County Board Approves Martin Street Location for Homeless Day Shelter

May 19, 2014
County Board Chair Sharon Corrigan, 608.333.2285
County Board

After nearly four hours of testimony and debate, the Dane County Board of Supervisors approved the purchase of an 8,400-square-foot building on Martin Street in the Town of Madison, near the City of Madison’s southwest side, for use as a day shelter and resource center for the homeless by a vote of 26-9.


Supervisor Mary Kolar, sponsor of the proposal, called on Supervisors to support the purchase, saying, "Over two years of effort culminate with our approval of the purchase of 1490 Martin Street.  There are obstacles, but we can work them out together.  We will have a Day Resource Center in 2014 where those in need can get assistance with housing, employment, and health challenges."


The 2013 County budget included $600,000 for the purchase of a day center, but County staff could find no suitable downtown location for that price. The County nearly purchased a MARC Center property on Lien Road last fall, but the price was ultimately deemed too high.


Porchlight, Inc currently operates its Hospitality House at the location. The County plans to purchase the property for $330,000 and undertake significant renovations, including the additions of showers, laundry facilities and storage.


The property is more than two miles from the heart of downtown, prompting some to push for the Board to reject the purchase and continue searching for a downtown location. Many of the citizens who testified against the purchase noted that lack of transportation to and from the site will make it inaccessible.


“A day center that people can’t use is like not having a day center,” said community activist and Tenant Resource Center executive director Brenda Konkel. “This isn’t the game changer we were looking for. This isn’t going to change what happens to homeless people in our community.”


“We’re missing the mark. This site is not well-served by transit. There’s no indication of any funds to increase bus service to this facility,” said Supervisor Heidi Wegleitner.


Wegleitner has proposed allocating 30 days to explore purchase options for a more central location, and $4 million to secure a purchase.


“I still think we should go big. We should at least try with more money,” she said. “Ultimately there’s a moral problem with not meeting people’s needs where they need to be met and making it hard for them. It’s not a question of whether it’s possible.”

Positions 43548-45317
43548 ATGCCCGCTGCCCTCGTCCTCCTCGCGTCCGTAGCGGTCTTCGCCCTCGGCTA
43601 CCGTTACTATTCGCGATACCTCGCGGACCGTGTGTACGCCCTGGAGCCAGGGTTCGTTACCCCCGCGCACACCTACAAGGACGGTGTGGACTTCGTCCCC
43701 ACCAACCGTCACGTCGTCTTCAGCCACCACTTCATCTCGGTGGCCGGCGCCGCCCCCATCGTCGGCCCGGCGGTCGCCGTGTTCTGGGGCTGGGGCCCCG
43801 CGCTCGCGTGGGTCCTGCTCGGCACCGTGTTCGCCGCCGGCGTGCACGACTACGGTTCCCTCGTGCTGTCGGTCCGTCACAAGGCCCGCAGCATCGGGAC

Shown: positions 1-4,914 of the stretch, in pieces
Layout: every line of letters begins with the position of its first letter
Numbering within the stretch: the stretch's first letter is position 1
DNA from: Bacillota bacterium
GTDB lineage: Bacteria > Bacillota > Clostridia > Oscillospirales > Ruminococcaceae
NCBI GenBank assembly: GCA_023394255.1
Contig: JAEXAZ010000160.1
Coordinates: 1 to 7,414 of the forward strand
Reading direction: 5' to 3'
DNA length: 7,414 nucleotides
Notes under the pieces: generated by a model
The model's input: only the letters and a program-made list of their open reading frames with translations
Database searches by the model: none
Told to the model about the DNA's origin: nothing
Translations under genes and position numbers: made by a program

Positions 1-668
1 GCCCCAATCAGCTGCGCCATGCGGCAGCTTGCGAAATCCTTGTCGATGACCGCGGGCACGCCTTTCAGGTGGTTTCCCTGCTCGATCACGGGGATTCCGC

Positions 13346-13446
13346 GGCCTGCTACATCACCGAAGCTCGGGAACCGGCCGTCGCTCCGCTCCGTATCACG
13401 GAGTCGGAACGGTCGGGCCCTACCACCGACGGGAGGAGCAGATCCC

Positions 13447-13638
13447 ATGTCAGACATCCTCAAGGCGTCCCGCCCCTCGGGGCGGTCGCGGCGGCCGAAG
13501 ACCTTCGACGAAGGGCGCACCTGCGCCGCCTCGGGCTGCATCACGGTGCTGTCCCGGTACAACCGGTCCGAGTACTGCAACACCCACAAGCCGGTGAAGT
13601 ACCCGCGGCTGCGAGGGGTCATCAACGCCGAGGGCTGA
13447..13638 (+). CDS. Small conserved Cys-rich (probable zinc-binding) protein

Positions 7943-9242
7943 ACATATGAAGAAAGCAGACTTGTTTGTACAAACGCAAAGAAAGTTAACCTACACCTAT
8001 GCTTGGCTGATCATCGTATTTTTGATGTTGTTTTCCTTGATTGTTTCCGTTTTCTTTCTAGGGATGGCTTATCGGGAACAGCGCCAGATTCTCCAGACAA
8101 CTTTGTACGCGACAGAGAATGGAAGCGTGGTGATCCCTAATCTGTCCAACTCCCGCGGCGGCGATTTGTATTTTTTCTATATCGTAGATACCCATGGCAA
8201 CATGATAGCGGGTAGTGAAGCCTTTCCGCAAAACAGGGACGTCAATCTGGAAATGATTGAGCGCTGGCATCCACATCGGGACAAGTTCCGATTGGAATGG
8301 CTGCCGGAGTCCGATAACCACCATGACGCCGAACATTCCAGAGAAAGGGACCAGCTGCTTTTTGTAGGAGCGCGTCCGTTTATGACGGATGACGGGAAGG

Others noted reports of inadequate water service, safety concerns, and neighborhood impact.

Supervisor Kyle Richmond, who represents the district in which the Martin Street building is located, moved to refer the matter back to the Health and Human Needs Committee for further study and possibly take it up again 28 days later on June 12.


“No one disagrees there should be a center ready for people who don’t have homes before the cold weather comes this year,” Richmond said. “Those are not points of debate. But there are a lot of questions. My constituents are concerned with good reason. Just doing something that may not work isn’t wise. I want to get this done, but get this done right.”


Proponents noted that the process has gone on for nearly two years, and many possible downtown locations have been explored.


“I don’t think in 28 days we’ll be better at executing Martin Street than we are today,” said Supervisor Jeff Pertl. “I know that’s tough. But I think we’re going to have to work through these challenges, or we’re going to have to go back to the drawing board. I think we’re better off working through the challenges with our partners.”


“A permanent day resource center should be downtown, but folks, we’ve been looking for a site downtown for over two years,” said Rev. Jonathan Greiser, rector at Grace Episcopal Church on the Capitol Square. Grace Church has been the site of a men’s drop-in overnight shelter for 30 years.

“There’s a proposed site, there’s money for purchase and renovations, and we have great service providers lined up,” said Greiser. “Let’s move forward. Yes, there are issues and problems. But I doubt there will be any problems with this site to which solutions can’t be found. My fear is that a 30-day delay will stretch out to 60 days or 90 days. My fear is that our desire to find the perfect solution will prevent us from understanding and responding to the harsh political and community realities in this city and this county.”


The motion to refer the matter back to committee failed by a vote of 21-14.


The Board unanimously approved an amendment proposed by Supervisor Shelia Stubbs requiring neighborhood listening sessions during the renovation process, but rejected an amendment proposed by Supervisor Dorothy Krause that would force to County to re-open the process to find another site if the Martin Street site proves inadequate.